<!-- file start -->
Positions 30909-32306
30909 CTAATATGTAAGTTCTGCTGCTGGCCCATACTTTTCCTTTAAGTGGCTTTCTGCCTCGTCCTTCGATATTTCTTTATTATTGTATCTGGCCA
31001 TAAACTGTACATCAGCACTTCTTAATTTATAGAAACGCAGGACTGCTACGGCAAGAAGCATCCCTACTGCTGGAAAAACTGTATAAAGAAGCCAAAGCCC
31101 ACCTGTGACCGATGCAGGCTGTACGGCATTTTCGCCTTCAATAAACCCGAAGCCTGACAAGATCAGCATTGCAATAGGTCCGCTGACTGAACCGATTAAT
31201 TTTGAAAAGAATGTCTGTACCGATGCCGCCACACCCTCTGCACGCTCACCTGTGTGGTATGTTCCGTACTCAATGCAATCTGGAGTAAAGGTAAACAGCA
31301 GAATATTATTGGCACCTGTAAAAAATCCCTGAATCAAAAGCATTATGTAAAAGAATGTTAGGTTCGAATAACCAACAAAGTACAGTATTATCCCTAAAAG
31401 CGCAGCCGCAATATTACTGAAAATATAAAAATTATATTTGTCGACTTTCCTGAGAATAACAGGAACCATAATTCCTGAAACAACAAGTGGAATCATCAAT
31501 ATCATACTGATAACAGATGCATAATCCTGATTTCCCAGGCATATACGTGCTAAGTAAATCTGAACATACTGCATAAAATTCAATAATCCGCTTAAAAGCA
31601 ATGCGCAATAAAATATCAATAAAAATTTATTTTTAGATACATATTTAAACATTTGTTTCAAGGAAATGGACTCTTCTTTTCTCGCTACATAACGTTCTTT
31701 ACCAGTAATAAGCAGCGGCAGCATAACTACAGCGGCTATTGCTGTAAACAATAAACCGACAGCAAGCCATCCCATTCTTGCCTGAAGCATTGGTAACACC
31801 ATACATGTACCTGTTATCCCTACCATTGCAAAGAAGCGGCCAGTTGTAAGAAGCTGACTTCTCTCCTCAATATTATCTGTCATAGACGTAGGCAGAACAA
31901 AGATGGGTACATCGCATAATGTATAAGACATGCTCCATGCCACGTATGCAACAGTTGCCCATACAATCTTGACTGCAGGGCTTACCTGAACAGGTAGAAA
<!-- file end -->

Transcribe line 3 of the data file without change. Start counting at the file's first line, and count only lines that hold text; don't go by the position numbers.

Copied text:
31001 TAAACTGTACATCAGCACTTCTTAATTTATAGAAACGCAGGACTGCTACGGCAAGAAGCATCCCTACTGCTGGAAAAACTGTATAAAGAAGCCAAAGCCC